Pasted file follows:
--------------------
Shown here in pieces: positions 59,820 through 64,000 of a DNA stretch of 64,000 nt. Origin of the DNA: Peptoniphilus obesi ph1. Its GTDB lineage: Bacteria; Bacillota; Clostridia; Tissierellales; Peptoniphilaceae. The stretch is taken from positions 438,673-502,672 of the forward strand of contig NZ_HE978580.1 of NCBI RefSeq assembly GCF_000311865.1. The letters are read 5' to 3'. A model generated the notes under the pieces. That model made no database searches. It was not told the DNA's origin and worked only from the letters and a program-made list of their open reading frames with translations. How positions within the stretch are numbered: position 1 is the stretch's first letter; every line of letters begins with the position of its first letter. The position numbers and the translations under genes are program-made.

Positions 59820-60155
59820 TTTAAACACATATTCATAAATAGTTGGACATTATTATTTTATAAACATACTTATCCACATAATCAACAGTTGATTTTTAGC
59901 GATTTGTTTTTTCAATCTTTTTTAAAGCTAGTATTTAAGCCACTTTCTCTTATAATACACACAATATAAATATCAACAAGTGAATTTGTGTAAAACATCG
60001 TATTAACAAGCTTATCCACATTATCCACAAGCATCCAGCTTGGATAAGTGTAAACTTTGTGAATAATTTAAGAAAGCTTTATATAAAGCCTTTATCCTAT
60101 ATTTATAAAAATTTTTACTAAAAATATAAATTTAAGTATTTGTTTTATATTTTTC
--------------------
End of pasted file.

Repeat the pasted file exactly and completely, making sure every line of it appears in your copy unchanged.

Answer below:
Shown here in pieces: positions 59,820 through 64,000 of a DNA stretch of 64,000 nt. Origin of the DNA: Peptoniphilus obesi ph1. Its GTDB lineage: Bacteria; Bacillota; Clostridia; Tissierellales; Peptoniphilaceae. The stretch is taken from positions 438,673-502,672 of the forward strand of contig NZ_HE978580.1 of NCBI RefSeq assembly GCF_000311865.1. The letters are read 5' to 3'. A model generated the notes under the pieces. That model made no database searches. It was not told the DNA's origin and worked only from the letters and a program-made list of their open reading frames with translations. How positions within the stretch are numbered: position 1 is the stretch's first letter; every line of letters begins with the position of its first letter. The position numbers and the translations under genes are program-made.

Positions 59820-60155
59820 TTTAAACACATATTCATAAATAGTTGGACATTATTATTTTATAAACATACTTATCCACATAATCAACAGTTGATTTTTAGC
59901 GATTTGTTTTTTCAATCTTTTTTAAAGCTAGTATTTAAGCCACTTTCTCTTATAATACACACAATATAAATATCAACAAGTGAATTTGTGTAAAACATCG
60001 TATTAACAAGCTTATCCACATTATCCACAAGCATCCAGCTTGGATAAGTGTAAACTTTGTGAATAATTTAAGAAAGCTTTATATAAAGCCTTTATCCTAT
60101 ATTTATAAAAATTTTTACTAAAAATATAAATTTAAGTATTTGTTTTATATTTTTC